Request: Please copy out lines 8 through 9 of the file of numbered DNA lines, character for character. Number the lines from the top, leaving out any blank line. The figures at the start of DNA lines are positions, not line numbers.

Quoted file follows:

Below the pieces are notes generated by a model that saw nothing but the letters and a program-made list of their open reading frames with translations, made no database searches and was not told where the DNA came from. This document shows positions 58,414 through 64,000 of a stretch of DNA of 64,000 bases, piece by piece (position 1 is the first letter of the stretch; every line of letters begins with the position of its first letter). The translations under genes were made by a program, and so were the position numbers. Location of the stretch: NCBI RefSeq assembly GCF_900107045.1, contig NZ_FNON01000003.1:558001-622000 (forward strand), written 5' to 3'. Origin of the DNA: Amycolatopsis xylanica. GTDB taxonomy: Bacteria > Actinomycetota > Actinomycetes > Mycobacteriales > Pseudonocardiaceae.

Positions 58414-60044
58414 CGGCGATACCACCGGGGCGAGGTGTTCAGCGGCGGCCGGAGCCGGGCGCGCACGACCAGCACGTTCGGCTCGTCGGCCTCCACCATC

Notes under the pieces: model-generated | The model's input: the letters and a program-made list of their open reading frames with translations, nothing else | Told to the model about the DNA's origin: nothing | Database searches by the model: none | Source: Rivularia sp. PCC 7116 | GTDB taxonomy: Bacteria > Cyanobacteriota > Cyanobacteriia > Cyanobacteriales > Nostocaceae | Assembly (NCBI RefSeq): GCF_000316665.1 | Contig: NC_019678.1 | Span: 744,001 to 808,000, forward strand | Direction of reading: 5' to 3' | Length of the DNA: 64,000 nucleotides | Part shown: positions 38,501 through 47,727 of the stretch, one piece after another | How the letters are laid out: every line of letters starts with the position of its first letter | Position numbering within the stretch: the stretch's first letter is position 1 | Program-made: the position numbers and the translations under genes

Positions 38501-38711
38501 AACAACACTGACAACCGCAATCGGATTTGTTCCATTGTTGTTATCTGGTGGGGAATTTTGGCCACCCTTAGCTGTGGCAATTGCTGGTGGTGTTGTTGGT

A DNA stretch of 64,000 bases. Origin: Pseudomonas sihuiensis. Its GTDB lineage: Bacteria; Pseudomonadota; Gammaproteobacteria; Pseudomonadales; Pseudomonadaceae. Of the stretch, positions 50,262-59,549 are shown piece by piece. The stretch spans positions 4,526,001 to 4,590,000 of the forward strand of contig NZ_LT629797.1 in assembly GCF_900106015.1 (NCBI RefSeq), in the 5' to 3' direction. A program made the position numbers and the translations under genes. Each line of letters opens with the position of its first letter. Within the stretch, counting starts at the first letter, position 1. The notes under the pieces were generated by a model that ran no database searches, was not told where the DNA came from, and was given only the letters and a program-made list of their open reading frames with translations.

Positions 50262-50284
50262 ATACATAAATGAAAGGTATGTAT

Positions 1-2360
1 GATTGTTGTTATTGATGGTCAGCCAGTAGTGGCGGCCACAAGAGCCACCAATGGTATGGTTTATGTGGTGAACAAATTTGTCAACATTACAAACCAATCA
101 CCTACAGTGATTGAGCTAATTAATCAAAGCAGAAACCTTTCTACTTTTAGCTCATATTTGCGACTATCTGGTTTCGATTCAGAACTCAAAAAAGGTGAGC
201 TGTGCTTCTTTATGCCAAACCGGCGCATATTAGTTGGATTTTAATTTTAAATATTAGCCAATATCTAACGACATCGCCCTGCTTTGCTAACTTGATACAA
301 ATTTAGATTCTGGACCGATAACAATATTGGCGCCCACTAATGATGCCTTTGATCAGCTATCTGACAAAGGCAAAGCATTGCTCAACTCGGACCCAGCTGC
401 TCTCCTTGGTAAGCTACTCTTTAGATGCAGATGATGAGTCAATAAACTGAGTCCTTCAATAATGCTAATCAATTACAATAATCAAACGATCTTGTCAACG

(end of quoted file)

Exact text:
Positions 50262-50284
50262 ATACATAAATGAAAGGTATGTAT